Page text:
Yet, it works.
I’ve been re-reading Parzival lately—which I do on occasion. I’m going to paraphraser Joseph Campbell here. Paraphrasing Wolfram von Eschenbach is a lost causer. (See The Western Quest lectures. Specifically, The Forest Adventure.)
In that story, Parzival fails the adventure of healing the Grail King with a compassionate question. He vows to attempt the adventure again even though he is told that this is impossible: the opportunity only comes but once. He is castigated for his failure, told that he is a curse upon the land and is cursed. He decides he hates God: he has served God and God has not been loyal. He goes into the wilderness and is five years in deprivation and loneliness, failing over and over again. He is bitter towards God.
At one point, it is Good Friday and he comes upon a little charade of penance by a noble family. The family has left their nice castle and taken a day of penance, walking in the snow and such, with their little dogs and with servants accompanying them with food. The lord berates Parzival for being in armor on this day. Parzival doesn’t know what day it is. He doesn’t know what year it is. He thinks, they love whom I hate and takes his leave. But, he thinks about this little family acting out this shallow penance and it works on him. It softens him. It makes him ready to confess his sins and at least discuss the idea.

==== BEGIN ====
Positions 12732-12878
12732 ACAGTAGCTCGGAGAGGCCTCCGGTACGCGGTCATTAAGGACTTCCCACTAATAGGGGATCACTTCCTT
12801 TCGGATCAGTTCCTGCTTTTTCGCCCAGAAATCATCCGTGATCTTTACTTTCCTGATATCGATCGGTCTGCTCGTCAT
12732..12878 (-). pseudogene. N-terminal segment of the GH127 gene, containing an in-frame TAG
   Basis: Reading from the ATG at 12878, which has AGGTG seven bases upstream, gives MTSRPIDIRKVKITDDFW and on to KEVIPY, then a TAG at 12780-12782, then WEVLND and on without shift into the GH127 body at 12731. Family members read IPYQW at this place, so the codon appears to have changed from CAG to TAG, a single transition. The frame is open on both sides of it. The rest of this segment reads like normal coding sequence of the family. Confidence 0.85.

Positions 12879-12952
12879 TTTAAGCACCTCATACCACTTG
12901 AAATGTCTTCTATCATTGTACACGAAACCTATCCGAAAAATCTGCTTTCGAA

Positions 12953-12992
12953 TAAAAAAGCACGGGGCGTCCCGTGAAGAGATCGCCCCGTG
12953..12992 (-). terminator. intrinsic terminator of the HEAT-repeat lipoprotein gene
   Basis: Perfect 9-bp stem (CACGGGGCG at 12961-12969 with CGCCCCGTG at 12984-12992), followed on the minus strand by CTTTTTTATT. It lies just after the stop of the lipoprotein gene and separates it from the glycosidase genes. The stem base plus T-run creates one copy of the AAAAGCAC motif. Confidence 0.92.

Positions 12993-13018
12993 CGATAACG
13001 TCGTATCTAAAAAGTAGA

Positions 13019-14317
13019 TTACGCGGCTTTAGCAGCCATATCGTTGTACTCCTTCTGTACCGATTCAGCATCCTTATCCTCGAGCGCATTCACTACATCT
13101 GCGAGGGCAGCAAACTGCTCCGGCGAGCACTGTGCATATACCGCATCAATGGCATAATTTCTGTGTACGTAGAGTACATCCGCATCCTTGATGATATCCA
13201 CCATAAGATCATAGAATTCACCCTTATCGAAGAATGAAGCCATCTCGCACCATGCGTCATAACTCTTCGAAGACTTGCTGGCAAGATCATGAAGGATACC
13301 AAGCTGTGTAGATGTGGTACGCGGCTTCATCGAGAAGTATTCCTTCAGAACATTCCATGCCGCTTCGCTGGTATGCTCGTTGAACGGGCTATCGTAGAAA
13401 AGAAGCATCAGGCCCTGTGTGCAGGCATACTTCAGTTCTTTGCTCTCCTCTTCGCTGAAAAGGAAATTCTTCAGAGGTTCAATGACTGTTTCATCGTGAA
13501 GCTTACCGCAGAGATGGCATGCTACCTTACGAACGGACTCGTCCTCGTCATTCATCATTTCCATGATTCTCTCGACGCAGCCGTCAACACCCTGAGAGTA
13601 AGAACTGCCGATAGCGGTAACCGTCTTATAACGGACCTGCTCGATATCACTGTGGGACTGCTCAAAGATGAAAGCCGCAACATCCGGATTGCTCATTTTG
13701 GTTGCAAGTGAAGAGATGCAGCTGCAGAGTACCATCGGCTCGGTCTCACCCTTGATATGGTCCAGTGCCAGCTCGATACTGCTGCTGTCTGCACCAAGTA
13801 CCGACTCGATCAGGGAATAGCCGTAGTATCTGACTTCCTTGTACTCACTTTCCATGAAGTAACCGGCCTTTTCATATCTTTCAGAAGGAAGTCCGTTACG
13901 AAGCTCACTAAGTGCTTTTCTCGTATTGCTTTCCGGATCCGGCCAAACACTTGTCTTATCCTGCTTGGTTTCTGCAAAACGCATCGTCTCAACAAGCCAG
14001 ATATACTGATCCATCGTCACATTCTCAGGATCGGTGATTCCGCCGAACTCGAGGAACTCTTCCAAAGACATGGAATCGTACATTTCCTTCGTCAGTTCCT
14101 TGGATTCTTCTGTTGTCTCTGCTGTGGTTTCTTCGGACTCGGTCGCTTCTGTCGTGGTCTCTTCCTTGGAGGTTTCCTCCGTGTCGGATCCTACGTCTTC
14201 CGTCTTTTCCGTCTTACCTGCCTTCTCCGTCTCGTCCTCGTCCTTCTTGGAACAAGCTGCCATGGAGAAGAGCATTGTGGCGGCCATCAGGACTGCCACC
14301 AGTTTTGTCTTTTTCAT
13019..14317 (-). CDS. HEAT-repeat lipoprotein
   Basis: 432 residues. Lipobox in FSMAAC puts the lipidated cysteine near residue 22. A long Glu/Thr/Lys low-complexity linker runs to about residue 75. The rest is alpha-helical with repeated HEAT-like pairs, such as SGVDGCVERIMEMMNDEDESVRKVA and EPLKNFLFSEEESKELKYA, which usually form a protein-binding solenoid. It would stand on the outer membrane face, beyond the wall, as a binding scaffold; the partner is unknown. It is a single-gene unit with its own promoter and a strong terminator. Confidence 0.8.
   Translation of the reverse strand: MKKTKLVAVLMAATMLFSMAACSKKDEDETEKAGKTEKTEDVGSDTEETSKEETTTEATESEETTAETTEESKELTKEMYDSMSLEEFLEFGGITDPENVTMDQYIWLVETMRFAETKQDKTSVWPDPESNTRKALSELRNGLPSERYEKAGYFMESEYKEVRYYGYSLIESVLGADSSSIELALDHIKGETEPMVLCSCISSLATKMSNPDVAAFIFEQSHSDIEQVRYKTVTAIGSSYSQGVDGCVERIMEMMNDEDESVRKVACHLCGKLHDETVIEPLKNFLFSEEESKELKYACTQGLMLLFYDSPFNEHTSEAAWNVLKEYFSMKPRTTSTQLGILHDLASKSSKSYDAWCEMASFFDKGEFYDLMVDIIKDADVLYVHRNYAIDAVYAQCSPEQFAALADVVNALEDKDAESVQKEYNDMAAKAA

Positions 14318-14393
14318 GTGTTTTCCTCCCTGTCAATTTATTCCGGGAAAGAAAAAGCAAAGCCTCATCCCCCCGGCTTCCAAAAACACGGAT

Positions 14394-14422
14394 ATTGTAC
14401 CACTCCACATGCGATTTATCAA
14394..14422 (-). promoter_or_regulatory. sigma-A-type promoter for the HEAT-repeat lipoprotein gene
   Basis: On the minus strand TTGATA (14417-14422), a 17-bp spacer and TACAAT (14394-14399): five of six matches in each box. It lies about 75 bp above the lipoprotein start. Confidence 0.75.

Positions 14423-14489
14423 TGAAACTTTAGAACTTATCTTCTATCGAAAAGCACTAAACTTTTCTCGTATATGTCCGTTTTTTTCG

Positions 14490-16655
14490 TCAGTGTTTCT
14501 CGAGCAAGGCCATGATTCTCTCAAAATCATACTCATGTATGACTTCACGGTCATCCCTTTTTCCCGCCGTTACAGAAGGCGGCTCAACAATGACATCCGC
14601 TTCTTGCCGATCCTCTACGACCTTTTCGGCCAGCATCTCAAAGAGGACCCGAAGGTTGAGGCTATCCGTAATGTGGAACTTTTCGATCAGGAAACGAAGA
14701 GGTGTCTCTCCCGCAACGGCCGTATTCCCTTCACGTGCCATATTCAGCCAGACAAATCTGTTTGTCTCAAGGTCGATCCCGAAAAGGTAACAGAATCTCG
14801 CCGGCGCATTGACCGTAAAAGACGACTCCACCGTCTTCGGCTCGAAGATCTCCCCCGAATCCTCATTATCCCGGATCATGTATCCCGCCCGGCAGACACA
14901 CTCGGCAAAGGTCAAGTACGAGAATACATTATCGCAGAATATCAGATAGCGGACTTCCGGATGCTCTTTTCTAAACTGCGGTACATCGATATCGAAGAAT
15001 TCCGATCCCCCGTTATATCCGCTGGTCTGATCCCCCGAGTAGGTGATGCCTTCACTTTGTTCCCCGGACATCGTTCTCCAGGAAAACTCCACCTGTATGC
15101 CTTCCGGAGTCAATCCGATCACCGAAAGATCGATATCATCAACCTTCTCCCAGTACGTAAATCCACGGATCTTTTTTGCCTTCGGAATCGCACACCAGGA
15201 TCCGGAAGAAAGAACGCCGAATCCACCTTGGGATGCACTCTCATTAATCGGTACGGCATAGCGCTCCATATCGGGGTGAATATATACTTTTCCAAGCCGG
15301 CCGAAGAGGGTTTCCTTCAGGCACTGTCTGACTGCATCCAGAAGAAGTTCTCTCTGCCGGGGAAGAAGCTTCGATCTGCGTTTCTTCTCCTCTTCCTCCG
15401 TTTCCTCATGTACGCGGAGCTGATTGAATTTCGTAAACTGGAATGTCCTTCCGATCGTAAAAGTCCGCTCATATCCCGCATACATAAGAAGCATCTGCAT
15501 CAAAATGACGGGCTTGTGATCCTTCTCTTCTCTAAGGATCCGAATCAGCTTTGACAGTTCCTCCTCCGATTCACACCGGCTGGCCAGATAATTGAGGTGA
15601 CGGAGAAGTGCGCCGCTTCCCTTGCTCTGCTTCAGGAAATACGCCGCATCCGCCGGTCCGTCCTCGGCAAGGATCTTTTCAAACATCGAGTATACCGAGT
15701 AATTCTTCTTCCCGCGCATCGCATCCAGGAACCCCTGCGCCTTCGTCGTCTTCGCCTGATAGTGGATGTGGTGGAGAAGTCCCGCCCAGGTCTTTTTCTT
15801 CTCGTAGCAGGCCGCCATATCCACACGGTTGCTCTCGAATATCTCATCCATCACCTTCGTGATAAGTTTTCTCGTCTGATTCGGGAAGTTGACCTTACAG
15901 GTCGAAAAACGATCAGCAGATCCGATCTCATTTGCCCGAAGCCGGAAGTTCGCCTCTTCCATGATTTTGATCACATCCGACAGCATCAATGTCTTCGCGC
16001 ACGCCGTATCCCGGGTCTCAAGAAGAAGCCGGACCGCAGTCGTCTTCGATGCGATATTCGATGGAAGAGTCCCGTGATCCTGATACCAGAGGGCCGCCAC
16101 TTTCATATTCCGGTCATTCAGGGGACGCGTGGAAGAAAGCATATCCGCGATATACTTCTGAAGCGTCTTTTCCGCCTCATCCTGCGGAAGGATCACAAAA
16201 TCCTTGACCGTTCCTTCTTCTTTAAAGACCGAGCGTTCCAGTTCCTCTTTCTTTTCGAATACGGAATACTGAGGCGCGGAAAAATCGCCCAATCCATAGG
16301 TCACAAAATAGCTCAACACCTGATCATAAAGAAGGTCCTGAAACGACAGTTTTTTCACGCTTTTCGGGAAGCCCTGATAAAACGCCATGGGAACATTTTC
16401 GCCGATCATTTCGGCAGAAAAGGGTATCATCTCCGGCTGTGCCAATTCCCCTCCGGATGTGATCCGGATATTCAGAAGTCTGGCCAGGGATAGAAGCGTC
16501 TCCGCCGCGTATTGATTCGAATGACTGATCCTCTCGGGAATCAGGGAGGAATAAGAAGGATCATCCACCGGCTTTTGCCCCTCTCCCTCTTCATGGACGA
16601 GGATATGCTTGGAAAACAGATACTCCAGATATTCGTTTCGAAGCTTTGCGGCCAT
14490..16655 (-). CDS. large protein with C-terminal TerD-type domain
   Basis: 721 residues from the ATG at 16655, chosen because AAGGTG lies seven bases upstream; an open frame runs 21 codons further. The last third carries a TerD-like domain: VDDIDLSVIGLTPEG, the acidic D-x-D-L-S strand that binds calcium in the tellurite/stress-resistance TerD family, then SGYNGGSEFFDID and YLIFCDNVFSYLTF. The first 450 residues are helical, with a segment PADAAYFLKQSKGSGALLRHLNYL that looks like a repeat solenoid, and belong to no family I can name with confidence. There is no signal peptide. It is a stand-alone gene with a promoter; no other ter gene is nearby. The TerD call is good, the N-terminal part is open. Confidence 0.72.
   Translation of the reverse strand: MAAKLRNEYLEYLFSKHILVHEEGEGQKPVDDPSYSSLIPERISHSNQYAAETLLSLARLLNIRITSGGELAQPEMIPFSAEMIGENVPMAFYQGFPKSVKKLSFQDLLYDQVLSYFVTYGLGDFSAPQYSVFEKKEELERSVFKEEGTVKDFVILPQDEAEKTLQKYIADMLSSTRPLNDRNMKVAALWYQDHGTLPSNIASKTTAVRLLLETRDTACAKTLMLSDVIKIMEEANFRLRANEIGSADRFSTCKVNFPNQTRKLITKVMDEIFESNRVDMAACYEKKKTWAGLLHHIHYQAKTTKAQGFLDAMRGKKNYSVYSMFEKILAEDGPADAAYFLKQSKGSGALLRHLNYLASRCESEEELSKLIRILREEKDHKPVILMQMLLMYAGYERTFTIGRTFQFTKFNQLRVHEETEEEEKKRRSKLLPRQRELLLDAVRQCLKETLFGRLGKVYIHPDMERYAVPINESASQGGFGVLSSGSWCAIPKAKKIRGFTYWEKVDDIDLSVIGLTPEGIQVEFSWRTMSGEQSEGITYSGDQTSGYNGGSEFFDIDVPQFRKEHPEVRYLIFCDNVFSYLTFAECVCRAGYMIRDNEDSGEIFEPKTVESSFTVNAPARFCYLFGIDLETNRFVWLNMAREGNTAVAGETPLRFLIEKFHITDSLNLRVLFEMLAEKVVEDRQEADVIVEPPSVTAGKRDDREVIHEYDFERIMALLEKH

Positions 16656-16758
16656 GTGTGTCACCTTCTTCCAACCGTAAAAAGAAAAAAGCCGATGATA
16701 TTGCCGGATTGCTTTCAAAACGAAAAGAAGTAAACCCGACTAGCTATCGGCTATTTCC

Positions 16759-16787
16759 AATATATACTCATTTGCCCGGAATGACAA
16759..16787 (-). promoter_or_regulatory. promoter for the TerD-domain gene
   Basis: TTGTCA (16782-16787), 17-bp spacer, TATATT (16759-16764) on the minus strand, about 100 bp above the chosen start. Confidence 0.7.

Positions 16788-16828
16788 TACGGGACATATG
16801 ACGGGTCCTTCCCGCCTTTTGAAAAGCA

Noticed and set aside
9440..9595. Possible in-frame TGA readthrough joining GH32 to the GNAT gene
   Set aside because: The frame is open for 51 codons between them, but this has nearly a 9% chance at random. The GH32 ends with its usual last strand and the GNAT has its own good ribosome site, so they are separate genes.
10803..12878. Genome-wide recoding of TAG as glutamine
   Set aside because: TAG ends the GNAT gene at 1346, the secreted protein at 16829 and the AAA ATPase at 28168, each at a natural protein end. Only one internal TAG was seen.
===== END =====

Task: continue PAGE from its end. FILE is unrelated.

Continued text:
I read this section and I didn’t understand it. Why would this purely symbolic, substanceless act move him?
As I was watching Room for One More, I started to get it. RFOM is a purely symbolic, substanceless film—it represents the issue but never actually grapples directly with it. But, by acting in the purely symbolic realm, it allows us to infer and grapple with those hard truths on our own. It leaves us that choice.
This in no way diminishes the need for the hard look at difficult problems with barely tractable solutions. Too often we have decided the world is good and neglected the hard truth that often that good world is not good for everyone.
That said, I wonder if that modern turn towards hardness, pulling that difficult material up close and personal, has cost us something. When you have something shoved in your face, you must react. There is no distance to look at the idea critically. No time to reflect. A person might accept or reject it but that acceptance or rejection might be reflexive. If you call someone an idiot for not wearing a mask, they might reflexively spit on you.
A gentle reminder, such as RFOM, allows this reflection. It gives one the opportunity to engage something other than that reflexive, limbic response.
Of course, it also allows the opportunity to discard the message of the work with a smug feeling of satisfaction: I watched this movie and agreed and therefore I need not consider it further.
Still, I think there’s a place for this approach. One of my heroes in SF is Clifford D. Simak. He excelled at this gentle reproach or encouragement. He didn’t say, you must be your better self or else! More, he said, wouldn’t it be nice to be your better self?
And you find yourself agreeing: yes. It would.